This visible-light image of the debris disk around the red dwarf star AU Microscopii hints that planets may be forming or might already exist within it. The disk glows in light reflected by tiny grains of dust resulting from the collisions of asteroids and comets. This debris disk is more than 40 billion miles across. The star at the center is quite young, about 12 million years old. It is only 32 light-years from Earth which makes its disk the closest yet seen in reflected starlight. It is also the first disk imaged around an M-type red dwarf, the most common type of star in the stellar neighborhood around the Sun.The disk has been cleared of dust within about a billion miles of the star. Images taken by Hubble (including this one) confirm that the disk is warped and has small variations in density that may have been caused by the tugging of an unseen companion, perhaps a large planet. That would be consistent with presence of the inner gap as well.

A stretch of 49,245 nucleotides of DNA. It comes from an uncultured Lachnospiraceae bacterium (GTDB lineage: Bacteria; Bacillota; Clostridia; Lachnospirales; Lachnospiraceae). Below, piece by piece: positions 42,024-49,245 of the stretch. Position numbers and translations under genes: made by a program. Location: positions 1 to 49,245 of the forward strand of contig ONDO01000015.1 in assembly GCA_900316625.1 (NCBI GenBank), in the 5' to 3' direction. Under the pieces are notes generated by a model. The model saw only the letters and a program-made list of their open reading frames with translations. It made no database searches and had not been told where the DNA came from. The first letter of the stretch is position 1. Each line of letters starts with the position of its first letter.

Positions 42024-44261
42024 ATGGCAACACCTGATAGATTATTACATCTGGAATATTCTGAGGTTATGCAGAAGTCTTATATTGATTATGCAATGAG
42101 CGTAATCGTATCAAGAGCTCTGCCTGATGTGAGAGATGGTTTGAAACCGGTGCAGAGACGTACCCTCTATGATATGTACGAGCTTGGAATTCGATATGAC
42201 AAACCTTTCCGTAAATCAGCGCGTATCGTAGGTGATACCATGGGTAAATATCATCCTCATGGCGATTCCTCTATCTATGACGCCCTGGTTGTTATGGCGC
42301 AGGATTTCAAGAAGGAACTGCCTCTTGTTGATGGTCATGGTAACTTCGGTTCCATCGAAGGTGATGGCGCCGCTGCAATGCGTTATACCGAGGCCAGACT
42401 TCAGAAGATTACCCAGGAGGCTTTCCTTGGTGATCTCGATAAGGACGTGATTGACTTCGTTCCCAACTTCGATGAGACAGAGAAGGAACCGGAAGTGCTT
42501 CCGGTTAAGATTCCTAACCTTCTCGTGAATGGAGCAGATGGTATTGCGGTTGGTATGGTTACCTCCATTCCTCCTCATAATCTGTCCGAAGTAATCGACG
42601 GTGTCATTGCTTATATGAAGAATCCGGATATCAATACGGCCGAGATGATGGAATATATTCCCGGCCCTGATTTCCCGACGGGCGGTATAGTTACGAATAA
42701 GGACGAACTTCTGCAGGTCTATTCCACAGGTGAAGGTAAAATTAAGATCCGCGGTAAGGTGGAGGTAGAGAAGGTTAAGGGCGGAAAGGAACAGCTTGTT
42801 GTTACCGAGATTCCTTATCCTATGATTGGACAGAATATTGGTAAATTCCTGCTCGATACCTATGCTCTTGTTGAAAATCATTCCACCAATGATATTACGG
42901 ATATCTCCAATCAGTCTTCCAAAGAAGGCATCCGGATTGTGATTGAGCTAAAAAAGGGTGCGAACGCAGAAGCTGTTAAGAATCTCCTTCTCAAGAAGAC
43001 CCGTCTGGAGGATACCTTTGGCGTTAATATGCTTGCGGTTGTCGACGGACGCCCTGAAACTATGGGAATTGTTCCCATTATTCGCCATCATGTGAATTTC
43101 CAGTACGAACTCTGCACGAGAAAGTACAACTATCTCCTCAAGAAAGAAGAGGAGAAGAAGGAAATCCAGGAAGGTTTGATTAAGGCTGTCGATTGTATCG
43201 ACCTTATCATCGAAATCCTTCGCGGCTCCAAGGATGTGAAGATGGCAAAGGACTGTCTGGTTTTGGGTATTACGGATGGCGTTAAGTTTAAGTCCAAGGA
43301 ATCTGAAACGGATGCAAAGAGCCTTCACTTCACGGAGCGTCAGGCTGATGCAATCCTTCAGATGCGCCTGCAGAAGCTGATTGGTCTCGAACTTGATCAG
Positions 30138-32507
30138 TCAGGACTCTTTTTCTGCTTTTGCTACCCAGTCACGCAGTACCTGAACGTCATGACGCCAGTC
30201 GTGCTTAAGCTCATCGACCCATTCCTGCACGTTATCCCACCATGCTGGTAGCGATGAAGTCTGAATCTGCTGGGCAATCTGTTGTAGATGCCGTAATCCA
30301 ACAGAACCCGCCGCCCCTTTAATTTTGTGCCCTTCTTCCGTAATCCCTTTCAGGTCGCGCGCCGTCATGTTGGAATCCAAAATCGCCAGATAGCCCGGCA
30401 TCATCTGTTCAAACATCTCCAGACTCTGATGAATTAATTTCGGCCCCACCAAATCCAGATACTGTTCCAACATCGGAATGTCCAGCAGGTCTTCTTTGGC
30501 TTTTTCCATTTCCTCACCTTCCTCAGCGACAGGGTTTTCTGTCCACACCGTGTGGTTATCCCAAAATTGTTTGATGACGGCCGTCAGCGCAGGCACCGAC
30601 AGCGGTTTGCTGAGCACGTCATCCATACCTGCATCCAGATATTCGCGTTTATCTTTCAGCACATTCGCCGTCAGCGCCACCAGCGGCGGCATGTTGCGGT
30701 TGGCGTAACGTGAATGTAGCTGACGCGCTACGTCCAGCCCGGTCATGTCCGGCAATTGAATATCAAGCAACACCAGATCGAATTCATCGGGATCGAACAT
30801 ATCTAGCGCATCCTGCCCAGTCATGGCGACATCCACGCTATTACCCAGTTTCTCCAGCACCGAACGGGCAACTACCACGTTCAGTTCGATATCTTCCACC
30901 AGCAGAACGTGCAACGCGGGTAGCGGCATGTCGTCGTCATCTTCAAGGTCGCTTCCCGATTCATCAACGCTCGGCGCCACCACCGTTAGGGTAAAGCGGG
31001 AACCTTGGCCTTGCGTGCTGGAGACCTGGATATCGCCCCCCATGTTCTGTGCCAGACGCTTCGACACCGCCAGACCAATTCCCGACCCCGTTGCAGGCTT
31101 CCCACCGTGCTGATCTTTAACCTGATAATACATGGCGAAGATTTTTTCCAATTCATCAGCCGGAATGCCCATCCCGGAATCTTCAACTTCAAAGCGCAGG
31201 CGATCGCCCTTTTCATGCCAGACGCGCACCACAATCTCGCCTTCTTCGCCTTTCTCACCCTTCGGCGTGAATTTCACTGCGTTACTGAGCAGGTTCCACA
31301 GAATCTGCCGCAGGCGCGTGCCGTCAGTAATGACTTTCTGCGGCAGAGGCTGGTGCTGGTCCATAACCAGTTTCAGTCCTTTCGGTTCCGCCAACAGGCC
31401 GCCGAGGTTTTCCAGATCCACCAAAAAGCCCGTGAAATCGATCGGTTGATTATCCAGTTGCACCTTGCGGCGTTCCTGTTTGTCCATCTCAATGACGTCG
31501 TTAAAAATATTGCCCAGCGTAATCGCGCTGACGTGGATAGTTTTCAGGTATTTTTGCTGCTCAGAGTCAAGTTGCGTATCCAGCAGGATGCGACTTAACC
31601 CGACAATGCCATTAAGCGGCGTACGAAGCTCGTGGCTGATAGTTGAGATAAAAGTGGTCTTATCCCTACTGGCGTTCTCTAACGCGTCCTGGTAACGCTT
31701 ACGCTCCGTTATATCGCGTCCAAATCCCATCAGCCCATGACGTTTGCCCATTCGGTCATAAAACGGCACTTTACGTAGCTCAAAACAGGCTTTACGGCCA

This debris disk is unusual in that it is the only one known that appears bluer than the star it surrounds. This possibly could it having a greater proportion of very small grains of dust than other such disks. Smaller grains scatter blue light better than red. The surplus of small grains may be caused by the star not being bright enough to blow away tiny particles. Brighter, hotter stars would produce sufficient radiation to push small dust grains out of the disk and out into interstellar space
Image Credit: NASA